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Why NCAA Championships Are Now Flocking To Columbus

The University of South Carolina celebrates winning the 2017 NCAA Womens' Basketball Tournament.
NCAA Women's Basketball/Facebook
Dallas, Texas, hosted the NCAA Women's Final Four in 2017. Columbus will host the Final Four in 2018.

Columbus will host 12 college championship events over the next five years, NCAA announced last week, including basketball, bowling, golf, lacrosse, rifle and volleyball. While the city has shown increasing interest as a sports location in the past few years, including for the women's basketball Final Four, it may be a harder sell for the industry's biggest events.

Linda Logan, executive director of the Greater Columbus Sports Commission, says the city is enjoying a bit of a snowball effect when it comes to hosting sports events.

"Getting visitors here in the past was a little bit difficult, we had that lack of image," Logan says. "But the community continues to grow, and word of mouth is certainly our best friend."

Now, GCSC is seeing quite a few repeat customers. The commission reports that over its 15 years, the city has hosted more than 380 sporting events that generated over $400 million in visitor spending.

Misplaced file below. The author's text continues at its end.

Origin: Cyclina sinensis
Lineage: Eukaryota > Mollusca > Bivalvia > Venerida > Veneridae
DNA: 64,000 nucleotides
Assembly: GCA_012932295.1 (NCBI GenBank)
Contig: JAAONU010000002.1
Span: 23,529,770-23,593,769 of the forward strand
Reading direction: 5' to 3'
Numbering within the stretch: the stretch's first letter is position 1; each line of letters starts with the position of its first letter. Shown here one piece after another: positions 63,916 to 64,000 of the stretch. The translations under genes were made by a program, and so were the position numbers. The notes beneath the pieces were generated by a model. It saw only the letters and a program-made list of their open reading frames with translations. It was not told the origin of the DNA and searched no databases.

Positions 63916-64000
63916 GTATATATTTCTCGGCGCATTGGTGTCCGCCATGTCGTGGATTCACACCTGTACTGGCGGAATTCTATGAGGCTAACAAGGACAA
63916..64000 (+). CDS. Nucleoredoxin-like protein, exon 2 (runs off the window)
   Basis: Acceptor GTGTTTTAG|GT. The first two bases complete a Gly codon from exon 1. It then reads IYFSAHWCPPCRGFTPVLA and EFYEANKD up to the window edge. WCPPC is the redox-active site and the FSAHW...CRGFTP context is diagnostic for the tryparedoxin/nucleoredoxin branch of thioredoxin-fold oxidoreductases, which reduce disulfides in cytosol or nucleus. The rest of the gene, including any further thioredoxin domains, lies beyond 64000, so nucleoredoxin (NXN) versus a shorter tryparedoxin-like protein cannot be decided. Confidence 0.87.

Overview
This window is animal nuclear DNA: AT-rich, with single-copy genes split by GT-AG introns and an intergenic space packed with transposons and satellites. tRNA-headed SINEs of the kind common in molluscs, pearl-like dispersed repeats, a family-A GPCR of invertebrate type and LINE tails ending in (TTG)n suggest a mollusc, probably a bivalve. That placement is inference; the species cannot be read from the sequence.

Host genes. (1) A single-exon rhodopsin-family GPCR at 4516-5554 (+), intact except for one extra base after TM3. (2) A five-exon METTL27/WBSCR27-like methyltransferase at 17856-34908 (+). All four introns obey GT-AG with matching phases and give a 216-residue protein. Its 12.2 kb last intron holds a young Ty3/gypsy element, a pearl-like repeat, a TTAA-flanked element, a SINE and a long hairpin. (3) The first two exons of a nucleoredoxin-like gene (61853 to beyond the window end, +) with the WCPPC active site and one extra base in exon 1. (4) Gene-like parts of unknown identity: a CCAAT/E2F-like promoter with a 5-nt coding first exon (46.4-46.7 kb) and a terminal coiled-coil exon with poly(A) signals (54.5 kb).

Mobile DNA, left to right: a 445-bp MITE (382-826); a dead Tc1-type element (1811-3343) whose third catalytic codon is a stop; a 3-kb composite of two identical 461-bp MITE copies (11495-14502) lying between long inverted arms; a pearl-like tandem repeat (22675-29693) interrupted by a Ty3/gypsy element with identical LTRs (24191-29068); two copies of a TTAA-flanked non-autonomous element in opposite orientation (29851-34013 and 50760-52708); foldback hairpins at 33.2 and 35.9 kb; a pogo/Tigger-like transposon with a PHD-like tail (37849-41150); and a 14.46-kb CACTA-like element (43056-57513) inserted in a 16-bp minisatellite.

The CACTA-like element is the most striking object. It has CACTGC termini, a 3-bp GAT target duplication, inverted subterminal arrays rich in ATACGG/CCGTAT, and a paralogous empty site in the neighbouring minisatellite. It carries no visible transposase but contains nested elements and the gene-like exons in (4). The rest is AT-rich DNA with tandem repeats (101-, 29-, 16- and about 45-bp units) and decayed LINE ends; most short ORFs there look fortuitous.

Logan says that the NCAA decided a few years ago to bundle bids at the same time, meaning host cities had the ability to think strategically about the events it wanted to host. 

"Happy to say that the first time around, three and a half years ago, we bid on 30 events, were awarded nine," Logan says. "This time we bid on 47 events and landed 12. So the whole community should be celebrating."

Credit Greater Columbus Sports Commission
Columbus will host early rounds of the NCAA men's basketball tournament, as it has in the past, but to get a Final Four is more difficult.

A big part of Columbus' strategy was to collaborate with all of its sports divisions for bids: Ohio State University and Ohio University for Division 1, Ohio Dominican for Division 2 and Capital University for Division 3. All four schools will host games as part of the championship events.

Part of what makes Columbus attractive for sporting events, Logan says, is its infrastructure. 

"When you think about the fact that we were able to host the NHL All-Star game just two years ago, the fact that the women's Final Four is coming here next year, both of those events would not have been coming here had we not added more hotels, more daily flights," Logan says. 

There's a reason why Columbus still can't clinch bids for top tier events in basketball, though.

"The men's NCAA Final Four has only been going to domes in the last two decades, so you know, that would really prevent us from doing something like that," Logan says.

What Columbus can get is early rounds of that tournament, which Logan predicts might bring 18-19,000 people to Nationwide Arena in March 2019.